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"You did not mean to be unkind, dear little mistress," she said, as she kissed the hand which had been caressing her own golden hair.

"I am sure you did not mean to be unkind; but I am in great trouble, and I have just said 'Good-bye' to my father, and I can think of no one else but him. When those we love are in danger we cannot help being anxious, can we?"

At that moment the curtains were drawn aside, and Claudius himself came into the beautiful apartment. Livia ran to greet him; she was a child of ten years old, bright and winning in her ways, in beauty and bearing every inch the child of a patrician. She was dressed in soft silk of dark purple.

"I do not want the brooch," she said, as she put up her face to be kissed. "I want Marcella's father to be victorious to-morrow."

Claudius frowned.

"What has Marcella's father got to do with you, little one?" he asked roughly. "Neither he nor she is anything to you, a patrician's daughter. Slaves both of them! Let me hear no more of them. And as for the brooch, it shall be a handsome one."

But when he had gone Livia turned to the slave and said, "I shall never wear that brooch, Marcella."

So the day wore into the night, and all through the night Marcella lay awake, wondering what the morrow would bring forth. When at last she fell asleep she dreamed that she was in the Circus Maximus watching her father, who was fighting with a new gladiator. She saw her father fall. She heard the cries of the populace. She herself, a girl of fourteen summers, sprang up to help him. And then she awoke.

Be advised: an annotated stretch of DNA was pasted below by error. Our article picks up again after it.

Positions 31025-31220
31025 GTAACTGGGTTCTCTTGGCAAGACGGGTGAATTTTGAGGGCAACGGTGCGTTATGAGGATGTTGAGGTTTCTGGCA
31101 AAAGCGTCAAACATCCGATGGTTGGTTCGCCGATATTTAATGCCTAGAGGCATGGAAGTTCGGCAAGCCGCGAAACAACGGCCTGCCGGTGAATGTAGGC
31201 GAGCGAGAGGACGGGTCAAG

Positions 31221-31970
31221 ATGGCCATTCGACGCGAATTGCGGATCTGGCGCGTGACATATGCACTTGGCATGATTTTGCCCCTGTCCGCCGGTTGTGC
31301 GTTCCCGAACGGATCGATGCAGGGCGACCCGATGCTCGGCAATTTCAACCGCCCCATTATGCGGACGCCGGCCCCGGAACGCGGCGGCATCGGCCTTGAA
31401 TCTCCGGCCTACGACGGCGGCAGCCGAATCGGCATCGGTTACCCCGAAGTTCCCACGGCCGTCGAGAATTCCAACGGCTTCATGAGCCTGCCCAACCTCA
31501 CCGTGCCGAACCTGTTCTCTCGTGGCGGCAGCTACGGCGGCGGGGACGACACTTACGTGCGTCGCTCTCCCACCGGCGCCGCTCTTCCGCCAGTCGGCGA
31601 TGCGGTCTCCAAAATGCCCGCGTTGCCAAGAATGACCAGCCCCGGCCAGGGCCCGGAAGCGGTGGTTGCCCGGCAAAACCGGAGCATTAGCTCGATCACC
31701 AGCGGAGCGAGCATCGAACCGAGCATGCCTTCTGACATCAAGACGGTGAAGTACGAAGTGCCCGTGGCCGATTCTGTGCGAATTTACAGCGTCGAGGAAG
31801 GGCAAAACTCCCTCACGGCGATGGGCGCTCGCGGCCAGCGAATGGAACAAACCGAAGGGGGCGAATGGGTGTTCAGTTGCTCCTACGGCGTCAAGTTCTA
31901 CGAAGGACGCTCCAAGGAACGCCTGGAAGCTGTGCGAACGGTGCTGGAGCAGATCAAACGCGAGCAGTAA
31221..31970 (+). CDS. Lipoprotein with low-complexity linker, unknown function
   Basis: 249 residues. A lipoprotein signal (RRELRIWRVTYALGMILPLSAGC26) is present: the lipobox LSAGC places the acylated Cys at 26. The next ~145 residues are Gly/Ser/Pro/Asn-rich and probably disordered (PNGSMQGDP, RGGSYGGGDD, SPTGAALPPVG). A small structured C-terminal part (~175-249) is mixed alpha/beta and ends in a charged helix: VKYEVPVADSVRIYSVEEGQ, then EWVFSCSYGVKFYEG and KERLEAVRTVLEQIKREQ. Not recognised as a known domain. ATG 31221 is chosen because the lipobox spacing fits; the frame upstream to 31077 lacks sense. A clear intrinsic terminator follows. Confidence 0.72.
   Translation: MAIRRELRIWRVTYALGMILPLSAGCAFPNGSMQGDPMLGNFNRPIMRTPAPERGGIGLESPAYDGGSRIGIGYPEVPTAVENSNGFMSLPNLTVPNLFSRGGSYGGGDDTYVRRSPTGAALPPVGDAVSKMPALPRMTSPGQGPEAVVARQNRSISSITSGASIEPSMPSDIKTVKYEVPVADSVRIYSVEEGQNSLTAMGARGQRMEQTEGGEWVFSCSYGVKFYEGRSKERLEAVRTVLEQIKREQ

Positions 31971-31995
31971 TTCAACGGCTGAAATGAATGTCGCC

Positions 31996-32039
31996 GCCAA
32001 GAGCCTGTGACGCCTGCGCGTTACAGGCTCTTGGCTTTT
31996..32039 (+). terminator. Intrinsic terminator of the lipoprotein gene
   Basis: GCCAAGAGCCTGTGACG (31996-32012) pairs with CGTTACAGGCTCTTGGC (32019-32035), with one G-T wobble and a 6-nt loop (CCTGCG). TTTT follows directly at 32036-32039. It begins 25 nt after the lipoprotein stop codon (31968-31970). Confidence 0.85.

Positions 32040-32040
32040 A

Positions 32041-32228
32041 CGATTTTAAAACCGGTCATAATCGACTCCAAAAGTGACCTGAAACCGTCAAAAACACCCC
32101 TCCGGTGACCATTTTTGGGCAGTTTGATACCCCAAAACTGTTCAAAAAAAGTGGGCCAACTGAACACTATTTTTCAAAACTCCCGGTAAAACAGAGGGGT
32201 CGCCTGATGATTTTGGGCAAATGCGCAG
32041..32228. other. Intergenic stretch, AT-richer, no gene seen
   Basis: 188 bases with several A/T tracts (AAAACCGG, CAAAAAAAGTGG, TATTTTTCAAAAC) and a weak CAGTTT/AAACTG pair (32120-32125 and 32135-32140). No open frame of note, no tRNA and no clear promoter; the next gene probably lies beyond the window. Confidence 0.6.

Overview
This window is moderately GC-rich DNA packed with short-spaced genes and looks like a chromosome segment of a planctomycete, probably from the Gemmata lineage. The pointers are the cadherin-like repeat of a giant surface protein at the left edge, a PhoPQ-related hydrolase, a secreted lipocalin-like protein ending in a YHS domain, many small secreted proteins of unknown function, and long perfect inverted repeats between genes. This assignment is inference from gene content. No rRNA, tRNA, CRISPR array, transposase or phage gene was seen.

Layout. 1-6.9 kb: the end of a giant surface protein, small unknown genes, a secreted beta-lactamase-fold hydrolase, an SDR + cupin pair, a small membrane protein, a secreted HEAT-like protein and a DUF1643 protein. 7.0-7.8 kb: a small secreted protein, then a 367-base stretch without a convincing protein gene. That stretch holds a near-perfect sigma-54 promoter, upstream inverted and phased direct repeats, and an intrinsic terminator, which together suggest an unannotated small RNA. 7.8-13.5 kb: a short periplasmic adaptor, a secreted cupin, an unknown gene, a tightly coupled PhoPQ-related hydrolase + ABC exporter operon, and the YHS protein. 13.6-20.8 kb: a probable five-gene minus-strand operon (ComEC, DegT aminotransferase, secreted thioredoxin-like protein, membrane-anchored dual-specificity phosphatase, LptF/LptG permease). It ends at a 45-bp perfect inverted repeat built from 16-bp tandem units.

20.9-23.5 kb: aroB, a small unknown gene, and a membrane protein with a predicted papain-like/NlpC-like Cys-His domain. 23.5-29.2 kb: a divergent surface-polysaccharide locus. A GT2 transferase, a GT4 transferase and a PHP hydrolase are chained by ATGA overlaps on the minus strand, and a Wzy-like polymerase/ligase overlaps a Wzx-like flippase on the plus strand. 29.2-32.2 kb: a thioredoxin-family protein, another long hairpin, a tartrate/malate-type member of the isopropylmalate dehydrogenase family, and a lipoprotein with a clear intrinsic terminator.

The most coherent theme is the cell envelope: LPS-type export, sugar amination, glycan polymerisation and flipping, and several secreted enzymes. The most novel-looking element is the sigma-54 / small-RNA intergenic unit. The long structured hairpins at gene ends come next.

"Ah, it was only a dream!" she cried, with a sigh of relief. "Father will win the fight to-morrow, and then he will buy his own freedom and mine, too."

It was a beautiful day for the Public Games. People had come from all parts of the country, and the streets of Rome were crowded with all manner of folk.

The AEdile whose duty it was to arrange the Public Games had provided a very costly entertainment, and great excitement prevailed everywhere to know the issue of the contest between the gladiators Naevus and Lucius. It was a wonderful sight to see the Circus Maximus crowded with the rich and luxurious patrician nobles and ladies arid their retinues of slaves, and the poorer classes, all bent on amusing themselves on this great public festival.

No doubt, amongst all those masses there were many anxious hearts, but none so anxious as that of the slave-girl Marcella. She sat behind her little mistress, eagerly expectant. At last a peal of trumpets and a clash of cymbals, accompanied by some wild kind of music, announced that the performance was about to begin. The folding-doors under the archway were flung open, and the gladiators marched in slowly, two by two. In all the pride of their strength and bearing they walked once round the arena, and then they stepped aside to wait until their turn came. The performance began with some fights between animals; for at the time of which we are speaking the Romans had learned to love this cruel bloodshed, and had learned to despise the less exciting, if more manly, trials of strength in which their ancestors had delighted. When this part of the cruel amusement was over the trumpets again sounded, and the gladiators made ready for their contest. Then it was that Marcella's heart beat wildly with fear. She saw her father advance together with the other gladiator; she saw their swords flash; she heard the people around her call out the name now of Naevus, and now of Lucius; she heard one near her say:

"He of the red scarf will prove the stronger mark my words."

Marcella's father wore the red scarf,

"Nay, nay," answered the speaker's companion. "He of the green scarf will win the day."

It was all that Marcella could do to prevent herself from saying, "The gladiator with the red scarf will prove the stronger--he must prove the stronger."